Inheriting the Rich Food Culture of the Marketplace
Establishing a cold chain has boosted seafood quality
We saw a sprawl of low-rise buildings after getting off at the Yurikamome Shijo-mae Station. The Toyosu Market is located on a site with a slightly futuristic urban atmosphere which area is 40 hectares. It is a closed-type facility that allows fresh produce to be stored at more optimal temperatures than before. “Ensuring Food Safety and Security” is the most distinctive feature of the Toyosu Market.
“The closed environment allows for much better hygiene management,” say workers in the market. As the former Tsukiji Market only had a few walls, allowing outside air to enter the facility, temperatures within the market exceeded 30℃ at times during the summer. However, now in Toyosu, the temperature is maintained at approximately 10℃ all year round.
“It’s like working inside a refrigerator, so now we always wear long-sleeved jackets. It’s a harsh environment to work in, but there is no doubt that the fish quality is excellent,” laughs an auctioneer. The fish in this market are of world-class quality—making the Toyosu Market a facility that supports the food culture of Japan, which is something to be proud of.
The walls and floor within the market connect in a curved shape. This is a design that prevents unwanted grime from accumulating. Furthermore, shutter curtains to keep the cold air in, air curtains to prevent dust and insects from entering, and hand-washing facilities have also been installed throughout the market in order to maintain a high level of hygiene management.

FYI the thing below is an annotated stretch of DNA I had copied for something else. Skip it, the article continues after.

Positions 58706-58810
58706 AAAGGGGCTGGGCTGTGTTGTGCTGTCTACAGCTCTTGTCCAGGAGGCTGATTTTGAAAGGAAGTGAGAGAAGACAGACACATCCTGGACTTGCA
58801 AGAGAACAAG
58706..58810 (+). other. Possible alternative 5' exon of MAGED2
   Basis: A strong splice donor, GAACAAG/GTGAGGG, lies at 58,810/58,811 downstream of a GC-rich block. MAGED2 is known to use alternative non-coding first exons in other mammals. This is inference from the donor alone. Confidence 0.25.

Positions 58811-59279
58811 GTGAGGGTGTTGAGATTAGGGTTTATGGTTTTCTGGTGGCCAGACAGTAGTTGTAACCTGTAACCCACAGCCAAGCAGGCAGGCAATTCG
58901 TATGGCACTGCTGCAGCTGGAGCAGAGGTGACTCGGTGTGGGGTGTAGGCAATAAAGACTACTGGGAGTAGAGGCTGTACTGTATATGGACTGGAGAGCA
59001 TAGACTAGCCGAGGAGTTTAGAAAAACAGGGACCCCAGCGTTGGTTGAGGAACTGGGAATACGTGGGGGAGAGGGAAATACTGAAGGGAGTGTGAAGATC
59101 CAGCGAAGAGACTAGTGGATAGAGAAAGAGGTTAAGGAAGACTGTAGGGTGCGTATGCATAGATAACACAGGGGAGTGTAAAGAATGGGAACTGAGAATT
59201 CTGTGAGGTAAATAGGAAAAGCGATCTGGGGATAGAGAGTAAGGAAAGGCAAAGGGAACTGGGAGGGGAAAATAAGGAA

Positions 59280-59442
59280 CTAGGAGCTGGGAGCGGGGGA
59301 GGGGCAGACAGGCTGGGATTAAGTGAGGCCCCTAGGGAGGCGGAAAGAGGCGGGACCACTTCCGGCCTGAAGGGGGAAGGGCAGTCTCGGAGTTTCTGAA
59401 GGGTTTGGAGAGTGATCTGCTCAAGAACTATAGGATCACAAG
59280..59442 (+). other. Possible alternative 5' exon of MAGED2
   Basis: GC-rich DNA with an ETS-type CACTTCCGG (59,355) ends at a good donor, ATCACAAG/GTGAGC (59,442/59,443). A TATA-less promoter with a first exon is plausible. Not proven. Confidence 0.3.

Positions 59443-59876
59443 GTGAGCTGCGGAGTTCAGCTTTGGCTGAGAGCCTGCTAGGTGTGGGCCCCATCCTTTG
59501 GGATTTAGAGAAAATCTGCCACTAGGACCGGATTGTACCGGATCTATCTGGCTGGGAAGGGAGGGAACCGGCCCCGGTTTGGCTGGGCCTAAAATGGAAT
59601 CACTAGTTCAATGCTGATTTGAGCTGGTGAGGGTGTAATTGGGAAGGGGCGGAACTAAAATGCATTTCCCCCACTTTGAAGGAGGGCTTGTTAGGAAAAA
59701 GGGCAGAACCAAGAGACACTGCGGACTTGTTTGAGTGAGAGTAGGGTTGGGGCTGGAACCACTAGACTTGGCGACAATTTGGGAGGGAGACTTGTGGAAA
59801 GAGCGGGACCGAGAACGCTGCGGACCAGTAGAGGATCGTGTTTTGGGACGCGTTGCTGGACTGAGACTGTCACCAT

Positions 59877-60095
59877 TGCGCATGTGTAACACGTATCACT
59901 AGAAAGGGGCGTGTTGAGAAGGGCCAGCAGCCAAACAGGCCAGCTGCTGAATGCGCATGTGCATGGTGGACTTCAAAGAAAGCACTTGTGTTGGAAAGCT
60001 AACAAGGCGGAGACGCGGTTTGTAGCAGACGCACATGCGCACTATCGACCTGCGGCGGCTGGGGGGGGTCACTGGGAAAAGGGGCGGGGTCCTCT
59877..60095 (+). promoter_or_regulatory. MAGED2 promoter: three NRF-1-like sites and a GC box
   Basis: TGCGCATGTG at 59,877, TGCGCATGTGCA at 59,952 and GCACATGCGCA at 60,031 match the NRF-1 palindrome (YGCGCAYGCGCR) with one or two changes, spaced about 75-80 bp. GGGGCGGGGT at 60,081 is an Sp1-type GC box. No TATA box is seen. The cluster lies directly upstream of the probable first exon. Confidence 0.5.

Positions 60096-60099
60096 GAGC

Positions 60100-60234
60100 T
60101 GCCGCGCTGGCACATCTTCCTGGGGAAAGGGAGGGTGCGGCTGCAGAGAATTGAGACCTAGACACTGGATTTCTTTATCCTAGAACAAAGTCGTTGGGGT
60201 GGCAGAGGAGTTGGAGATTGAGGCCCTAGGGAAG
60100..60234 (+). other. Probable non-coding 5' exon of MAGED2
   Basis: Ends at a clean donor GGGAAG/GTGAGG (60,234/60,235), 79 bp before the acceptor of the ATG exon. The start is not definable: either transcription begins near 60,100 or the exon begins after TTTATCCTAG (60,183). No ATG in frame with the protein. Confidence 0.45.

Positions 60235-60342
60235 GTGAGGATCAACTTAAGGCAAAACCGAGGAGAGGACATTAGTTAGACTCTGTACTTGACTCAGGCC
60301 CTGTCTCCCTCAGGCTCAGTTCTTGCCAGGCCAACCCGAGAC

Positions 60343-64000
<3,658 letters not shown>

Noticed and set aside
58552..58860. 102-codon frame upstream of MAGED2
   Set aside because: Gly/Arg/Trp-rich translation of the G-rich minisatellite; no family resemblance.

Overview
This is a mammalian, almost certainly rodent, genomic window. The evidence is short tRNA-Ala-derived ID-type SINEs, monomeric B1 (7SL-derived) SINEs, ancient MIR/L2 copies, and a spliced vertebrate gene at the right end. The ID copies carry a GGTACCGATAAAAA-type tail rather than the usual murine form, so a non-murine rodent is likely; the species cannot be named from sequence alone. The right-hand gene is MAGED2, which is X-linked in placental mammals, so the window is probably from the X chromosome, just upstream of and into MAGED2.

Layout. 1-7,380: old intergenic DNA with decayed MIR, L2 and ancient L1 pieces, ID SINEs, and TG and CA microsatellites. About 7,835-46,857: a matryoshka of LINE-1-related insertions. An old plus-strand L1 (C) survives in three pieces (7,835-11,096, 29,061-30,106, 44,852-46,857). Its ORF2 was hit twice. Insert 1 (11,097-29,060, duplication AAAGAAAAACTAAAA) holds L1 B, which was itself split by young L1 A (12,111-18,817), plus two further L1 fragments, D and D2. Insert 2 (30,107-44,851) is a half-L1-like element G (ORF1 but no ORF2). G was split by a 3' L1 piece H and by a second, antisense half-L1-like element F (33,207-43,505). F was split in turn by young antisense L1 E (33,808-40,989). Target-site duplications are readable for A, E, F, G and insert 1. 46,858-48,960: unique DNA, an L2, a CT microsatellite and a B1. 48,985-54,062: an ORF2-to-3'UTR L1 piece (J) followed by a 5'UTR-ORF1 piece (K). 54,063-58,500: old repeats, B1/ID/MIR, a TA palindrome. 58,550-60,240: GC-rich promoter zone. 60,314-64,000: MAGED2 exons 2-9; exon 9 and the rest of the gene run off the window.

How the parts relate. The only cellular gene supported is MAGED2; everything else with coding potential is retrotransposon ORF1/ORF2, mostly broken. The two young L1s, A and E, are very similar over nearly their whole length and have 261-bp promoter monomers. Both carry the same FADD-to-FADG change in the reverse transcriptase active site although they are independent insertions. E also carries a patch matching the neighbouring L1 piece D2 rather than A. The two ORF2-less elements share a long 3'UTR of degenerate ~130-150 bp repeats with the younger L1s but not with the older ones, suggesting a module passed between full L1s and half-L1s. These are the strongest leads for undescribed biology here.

The Fisheries Wholesale Market Building features an observation route and a reservation-only observation deck, enabling both hygiene management and the promotion of sightseeing. There are no longer limitations to the number of visitors at the observation route, so visitors can watch ongoing auctions at their convenience. Reservations made a month in advance are necessary for the observation deck, where visitors can experience exciting auctions right before their eyes. There are approximately 1,000 tuna auctioned in the market every day. Auctions start from 5:30 a.m. and the tuna disappears from the auction room in a few hours. On the day we visited the market for this report, the observation facilities were busy from early in the morning, with many overseas visitors there to watch the auctions.
Roles of the unique market system of Japan
Around 4:00 a.m., before the auctions start, wholesalers (sellers) go around slicing pieces of tuna tailfins of the fish lined up for auction. Once all the tuna has been gathered, intermediate wholesalers (buyers) start to assess the fish. They prepare for auctioning by checking the physique and sliced tailfin cross-section to see the color and fattiness of the fish. The intermediate wholesalers take their job very seriously, as they need to procure fish that meet their clients’ requirements, which may be fish stalls or chefs.
This assessment activity is also one aspect that has not changed with the move from Tsukiji to Toyosu.